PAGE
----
Mohammed bin Salman already a few weeks back was the one who effectively shut the door to rapprochement between Saudi Arabia or the smaller GCC alliance and Iran.

It seems that the crown prince has a very ambitious regional agenda, moving away from the longstanding Saudi policy of being much more quietist and working behind the scenes. This new prince has taken on a much more assertive regional role.

The implications are that Mohammed bin Salman has to win the war in Yemen and that the split with Qatar will not be resolved for a very long time.

Mohammed bin Salman’s rise also has implications for the war in Syria. He will not be likely to continue to tolerate Iran’s aggressive actions in Syria. So far, the Saudis have avoided using ground troops in either the Yemen or the Syria war, but the new Crown Prince may feel obligation to counter Iran’s influence by sending ground troops into one or both of these warring countries. RFI and Middle East Eye and Newsweek

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Iran’s ballistic missile launch on Syria said to be a flop

As we reported, Iran’s Islamic Revolutionary Guard Corps (IRGC) said that on Sunday it launched seven medium-range ballistic missiles (Zolfaghar ballistic missiles) from western Iran to at ISIS targets in Deir az-Zour in Syria, after flying over Iraq.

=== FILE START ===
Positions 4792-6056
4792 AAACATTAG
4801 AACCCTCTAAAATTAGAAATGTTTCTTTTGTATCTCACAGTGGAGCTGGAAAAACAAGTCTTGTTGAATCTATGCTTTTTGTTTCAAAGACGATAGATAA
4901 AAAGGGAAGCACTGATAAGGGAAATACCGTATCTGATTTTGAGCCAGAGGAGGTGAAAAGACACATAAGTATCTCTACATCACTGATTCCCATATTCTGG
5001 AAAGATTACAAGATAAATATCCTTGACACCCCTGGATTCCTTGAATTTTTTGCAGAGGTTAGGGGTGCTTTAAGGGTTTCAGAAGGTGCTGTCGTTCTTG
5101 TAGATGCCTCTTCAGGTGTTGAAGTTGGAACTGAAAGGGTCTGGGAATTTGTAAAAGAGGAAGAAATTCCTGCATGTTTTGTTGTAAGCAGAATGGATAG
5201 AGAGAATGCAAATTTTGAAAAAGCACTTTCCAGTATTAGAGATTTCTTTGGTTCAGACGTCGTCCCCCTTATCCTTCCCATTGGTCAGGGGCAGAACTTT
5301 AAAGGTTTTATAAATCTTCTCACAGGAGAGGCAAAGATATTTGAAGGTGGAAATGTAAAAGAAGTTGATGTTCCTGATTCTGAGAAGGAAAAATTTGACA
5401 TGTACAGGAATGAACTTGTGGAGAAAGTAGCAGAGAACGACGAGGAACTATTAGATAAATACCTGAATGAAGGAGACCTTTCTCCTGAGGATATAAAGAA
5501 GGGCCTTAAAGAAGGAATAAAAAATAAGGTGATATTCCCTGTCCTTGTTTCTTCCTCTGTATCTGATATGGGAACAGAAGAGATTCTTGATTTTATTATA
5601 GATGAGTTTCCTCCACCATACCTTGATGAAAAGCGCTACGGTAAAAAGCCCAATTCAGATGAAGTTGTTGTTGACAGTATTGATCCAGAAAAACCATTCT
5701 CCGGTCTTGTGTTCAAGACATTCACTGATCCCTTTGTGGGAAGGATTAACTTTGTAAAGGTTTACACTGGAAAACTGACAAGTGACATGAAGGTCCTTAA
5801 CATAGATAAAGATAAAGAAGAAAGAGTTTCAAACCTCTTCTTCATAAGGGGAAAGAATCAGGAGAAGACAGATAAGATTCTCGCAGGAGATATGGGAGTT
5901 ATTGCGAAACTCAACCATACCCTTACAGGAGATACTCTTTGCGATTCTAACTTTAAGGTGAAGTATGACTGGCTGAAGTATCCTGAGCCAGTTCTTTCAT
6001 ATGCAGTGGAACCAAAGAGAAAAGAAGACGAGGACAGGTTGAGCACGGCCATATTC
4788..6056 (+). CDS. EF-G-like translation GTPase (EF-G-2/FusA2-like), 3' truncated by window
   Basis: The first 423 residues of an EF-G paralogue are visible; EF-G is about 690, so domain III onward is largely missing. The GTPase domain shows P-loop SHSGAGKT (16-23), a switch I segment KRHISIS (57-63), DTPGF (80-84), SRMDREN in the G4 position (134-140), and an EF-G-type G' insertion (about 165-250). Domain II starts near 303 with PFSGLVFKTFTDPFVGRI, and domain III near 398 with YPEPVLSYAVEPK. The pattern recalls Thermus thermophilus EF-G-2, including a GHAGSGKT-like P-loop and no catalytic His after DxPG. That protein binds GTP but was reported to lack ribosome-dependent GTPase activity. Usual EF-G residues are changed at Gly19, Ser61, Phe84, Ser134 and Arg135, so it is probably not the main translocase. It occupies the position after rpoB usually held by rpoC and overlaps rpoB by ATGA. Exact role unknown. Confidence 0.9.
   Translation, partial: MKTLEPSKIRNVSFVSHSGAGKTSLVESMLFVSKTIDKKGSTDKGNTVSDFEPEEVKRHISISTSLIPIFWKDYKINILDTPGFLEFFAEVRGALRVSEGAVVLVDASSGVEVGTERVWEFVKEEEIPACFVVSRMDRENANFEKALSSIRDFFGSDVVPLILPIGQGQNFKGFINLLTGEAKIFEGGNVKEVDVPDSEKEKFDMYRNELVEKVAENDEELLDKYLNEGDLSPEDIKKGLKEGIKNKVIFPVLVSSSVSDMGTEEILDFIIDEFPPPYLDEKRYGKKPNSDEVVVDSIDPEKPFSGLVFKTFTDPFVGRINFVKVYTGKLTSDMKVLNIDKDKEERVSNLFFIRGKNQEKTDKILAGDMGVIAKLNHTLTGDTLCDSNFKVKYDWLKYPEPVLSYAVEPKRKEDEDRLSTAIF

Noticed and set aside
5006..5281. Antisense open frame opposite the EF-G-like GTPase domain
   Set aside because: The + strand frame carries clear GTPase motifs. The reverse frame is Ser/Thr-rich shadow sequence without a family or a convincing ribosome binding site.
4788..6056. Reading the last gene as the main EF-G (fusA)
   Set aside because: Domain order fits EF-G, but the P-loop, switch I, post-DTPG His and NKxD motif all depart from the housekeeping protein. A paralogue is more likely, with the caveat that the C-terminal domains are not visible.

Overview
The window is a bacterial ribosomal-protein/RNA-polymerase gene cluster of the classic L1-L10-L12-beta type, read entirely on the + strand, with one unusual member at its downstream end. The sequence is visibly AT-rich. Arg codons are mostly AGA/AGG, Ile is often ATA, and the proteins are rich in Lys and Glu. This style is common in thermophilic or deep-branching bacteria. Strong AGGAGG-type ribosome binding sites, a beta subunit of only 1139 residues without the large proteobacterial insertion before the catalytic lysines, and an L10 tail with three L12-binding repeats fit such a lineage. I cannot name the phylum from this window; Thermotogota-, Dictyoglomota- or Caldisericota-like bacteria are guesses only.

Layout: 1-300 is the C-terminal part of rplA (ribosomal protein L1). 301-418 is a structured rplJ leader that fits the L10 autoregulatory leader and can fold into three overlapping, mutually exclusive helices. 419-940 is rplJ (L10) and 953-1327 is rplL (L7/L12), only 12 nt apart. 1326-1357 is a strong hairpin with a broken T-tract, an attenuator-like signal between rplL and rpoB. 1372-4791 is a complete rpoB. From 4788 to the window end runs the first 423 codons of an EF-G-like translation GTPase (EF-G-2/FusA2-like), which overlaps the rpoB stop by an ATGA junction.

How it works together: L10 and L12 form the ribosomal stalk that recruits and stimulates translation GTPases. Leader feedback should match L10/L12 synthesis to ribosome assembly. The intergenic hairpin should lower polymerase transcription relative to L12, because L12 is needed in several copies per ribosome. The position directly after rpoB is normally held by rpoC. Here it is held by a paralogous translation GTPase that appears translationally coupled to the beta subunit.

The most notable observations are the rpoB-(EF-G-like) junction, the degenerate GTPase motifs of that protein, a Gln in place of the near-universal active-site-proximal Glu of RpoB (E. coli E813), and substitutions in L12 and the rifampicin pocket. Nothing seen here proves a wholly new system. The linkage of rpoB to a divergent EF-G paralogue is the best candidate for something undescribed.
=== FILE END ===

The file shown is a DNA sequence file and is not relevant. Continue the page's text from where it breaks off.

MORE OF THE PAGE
According to Israeli sources, the missile strike was a flop. According to Israeli media, three of the seven missiles fell to earth in Iraq, and three of the others missed their targets by hundreds of yards. Only one of the seven missiles reached its intended target.

According to an Israeli analyst:

If the Iranians were trying to show their capabilities and to signal to Israel and to the Americans that these missiles are operational, the result was rather different. It was a flop, a failure. Still, it photographed well.

The IRGC said that all seven missiles reached their targets and that 130 terrorists were killed. Times of Israel

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KEYS: Generational Dynamics, Saudi Arabia, Mohammed bin Salman, Salman bin Abdulaziz al-Saud, Mohammed bin Nayef, Yemen, Saudi Arabia, Sanam Vakil, Iran, Zolfaghar ballistic missiles, Iraq, Syria, Islamic Revolutionary Guard Corps, IRGC